parliamentary elections, APRC, elected president, new constitution, Civil actions
Until the military took over The Gambia’s government in a bloodless coup in 1994, the country was governed by a 1970 constitution. Under military President Yahya Jammeh, a new constitution was approved by public referendum in August 1996 and came into effect in January 1997. Under this constitution a popularly elected president serves as head of state for a five-year term. The president may serve an unlimited number of terms. The country’s legislative body is the unicameral National Assembly. Forty-eight of the legislature’s 53 members are popularly elected to five-year terms; the other 5 are appointed by the president. In parliamentary elections held in January 2002, 45 out of 48 elected seats went to members of Jammeh’s political party, the Alliance for Patriotic Reorganization and Cooperation (APRC).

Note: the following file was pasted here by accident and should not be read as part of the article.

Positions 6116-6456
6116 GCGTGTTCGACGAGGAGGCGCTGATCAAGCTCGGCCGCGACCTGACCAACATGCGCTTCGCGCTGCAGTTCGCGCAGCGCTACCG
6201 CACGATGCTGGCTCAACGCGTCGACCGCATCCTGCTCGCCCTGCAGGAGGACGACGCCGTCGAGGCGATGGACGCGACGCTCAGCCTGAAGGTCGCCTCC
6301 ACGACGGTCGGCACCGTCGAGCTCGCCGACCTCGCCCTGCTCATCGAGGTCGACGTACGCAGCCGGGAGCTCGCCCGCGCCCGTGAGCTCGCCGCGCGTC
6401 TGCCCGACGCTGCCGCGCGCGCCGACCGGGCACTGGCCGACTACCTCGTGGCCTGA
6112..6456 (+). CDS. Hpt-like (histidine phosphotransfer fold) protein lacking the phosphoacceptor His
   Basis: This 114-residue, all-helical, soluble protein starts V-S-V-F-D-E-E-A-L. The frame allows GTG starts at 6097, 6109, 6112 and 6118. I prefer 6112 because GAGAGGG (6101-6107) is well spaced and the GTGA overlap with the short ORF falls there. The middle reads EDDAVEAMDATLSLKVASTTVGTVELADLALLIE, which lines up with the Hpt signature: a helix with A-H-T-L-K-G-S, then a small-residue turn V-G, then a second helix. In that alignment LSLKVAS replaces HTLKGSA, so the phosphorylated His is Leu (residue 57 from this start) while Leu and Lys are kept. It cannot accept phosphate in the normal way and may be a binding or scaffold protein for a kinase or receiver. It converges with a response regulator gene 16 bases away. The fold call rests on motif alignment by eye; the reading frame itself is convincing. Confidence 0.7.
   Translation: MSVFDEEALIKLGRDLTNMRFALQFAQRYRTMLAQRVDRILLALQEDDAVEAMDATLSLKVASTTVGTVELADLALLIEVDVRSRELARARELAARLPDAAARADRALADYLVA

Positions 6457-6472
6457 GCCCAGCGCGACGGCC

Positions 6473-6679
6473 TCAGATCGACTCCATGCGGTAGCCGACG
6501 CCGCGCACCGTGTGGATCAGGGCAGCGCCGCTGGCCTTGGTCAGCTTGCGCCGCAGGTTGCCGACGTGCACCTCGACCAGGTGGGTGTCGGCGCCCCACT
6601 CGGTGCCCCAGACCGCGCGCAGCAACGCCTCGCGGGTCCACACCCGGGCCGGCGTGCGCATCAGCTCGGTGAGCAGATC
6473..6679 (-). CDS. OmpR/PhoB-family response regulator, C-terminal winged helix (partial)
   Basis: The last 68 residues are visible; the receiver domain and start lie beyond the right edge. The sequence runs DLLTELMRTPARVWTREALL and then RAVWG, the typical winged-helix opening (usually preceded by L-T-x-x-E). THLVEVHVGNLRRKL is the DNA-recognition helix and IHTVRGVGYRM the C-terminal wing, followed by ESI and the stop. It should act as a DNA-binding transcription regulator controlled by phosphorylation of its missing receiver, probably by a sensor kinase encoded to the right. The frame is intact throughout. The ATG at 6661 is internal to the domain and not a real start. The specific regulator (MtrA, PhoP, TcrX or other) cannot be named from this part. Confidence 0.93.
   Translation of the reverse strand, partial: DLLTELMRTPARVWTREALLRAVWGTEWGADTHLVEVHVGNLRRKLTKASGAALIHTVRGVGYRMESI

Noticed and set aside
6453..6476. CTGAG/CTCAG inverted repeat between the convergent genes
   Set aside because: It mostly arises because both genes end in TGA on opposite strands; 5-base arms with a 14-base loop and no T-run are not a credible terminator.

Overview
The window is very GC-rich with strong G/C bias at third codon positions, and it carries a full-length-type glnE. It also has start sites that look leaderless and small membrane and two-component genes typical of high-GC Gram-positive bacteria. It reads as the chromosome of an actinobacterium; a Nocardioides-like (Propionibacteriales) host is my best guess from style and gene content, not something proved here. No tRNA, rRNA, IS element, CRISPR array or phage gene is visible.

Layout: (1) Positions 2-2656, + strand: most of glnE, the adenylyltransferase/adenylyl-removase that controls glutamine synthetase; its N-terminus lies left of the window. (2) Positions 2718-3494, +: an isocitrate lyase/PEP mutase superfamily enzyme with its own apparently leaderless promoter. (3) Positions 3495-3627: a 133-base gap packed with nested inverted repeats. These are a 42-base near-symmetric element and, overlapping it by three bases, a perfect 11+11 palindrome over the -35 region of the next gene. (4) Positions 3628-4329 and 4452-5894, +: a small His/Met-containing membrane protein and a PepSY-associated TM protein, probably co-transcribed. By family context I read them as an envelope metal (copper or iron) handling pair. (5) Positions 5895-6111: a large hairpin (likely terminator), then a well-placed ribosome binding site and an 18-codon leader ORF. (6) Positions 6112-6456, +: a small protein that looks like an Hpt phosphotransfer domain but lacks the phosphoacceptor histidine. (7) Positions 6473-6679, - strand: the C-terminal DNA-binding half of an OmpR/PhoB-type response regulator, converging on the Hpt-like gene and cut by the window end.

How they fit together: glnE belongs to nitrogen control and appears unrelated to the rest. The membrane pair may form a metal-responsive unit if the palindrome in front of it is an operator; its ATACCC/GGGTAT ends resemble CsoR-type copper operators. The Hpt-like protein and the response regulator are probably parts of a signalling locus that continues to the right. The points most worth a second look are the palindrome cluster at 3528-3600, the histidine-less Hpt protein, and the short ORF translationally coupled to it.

The judicial system consists of a supreme court with unlimited jurisdiction, an appeal court, and subordinate magistrate and divisional courts. Civil actions between Muslim citizens are handled by special Muslim courts. Minor civil and criminal cases are tried in group tribunals.
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